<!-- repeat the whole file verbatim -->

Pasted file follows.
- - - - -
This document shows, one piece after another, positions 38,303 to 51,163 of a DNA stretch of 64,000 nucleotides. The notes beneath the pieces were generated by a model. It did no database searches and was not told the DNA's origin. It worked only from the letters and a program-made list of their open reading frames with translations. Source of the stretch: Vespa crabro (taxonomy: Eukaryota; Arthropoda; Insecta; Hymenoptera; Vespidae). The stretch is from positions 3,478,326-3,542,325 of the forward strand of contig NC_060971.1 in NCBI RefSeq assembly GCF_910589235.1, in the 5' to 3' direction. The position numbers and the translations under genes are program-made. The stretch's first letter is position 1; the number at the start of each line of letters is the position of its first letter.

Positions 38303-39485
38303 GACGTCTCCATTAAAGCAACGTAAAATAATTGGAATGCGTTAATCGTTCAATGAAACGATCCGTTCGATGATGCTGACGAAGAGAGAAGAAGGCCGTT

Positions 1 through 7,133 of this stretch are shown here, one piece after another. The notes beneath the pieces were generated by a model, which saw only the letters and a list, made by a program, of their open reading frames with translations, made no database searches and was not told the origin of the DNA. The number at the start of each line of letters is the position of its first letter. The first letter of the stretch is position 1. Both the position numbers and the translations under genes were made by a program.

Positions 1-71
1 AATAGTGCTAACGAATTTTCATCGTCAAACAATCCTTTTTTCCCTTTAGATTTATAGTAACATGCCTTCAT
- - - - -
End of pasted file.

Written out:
This document shows, one piece after another, positions 38,303 to 51,163 of a DNA stretch of 64,000 nucleotides. The notes beneath the pieces were generated by a model. It did no database searches and was not told the DNA's origin. It worked only from the letters and a program-made list of their open reading frames with translations. Source of the stretch: Vespa crabro (taxonomy: Eukaryota; Arthropoda; Insecta; Hymenoptera; Vespidae). The stretch is from positions 3,478,326-3,542,325 of the forward strand of contig NC_060971.1 in NCBI RefSeq assembly GCF_910589235.1, in the 5' to 3' direction. The position numbers and the translations under genes are program-made. The stretch's first letter is position 1; the number at the start of each line of letters is the position of its first letter.

Positions 38303-39485
38303 GACGTCTCCATTAAAGCAACGTAAAATAATTGGAATGCGTTAATCGTTCAATGAAACGATCCGTTCGATGATGCTGACGAAGAGAGAAGAAGGCCGTT

Positions 1 through 7,133 of this stretch are shown here, one piece after another. The notes beneath the pieces were generated by a model, which saw only the letters and a list, made by a program, of their open reading frames with translations, made no database searches and was not told the origin of the DNA. The number at the start of each line of letters is the position of its first letter. The first letter of the stretch is position 1. Both the position numbers and the translations under genes were made by a program.

Positions 1-71
1 AATAGTGCTAACGAATTTTCATCGTCAAACAATCCTTTTTTCCCTTTAGATTTATAGTAACATGCCTTCAT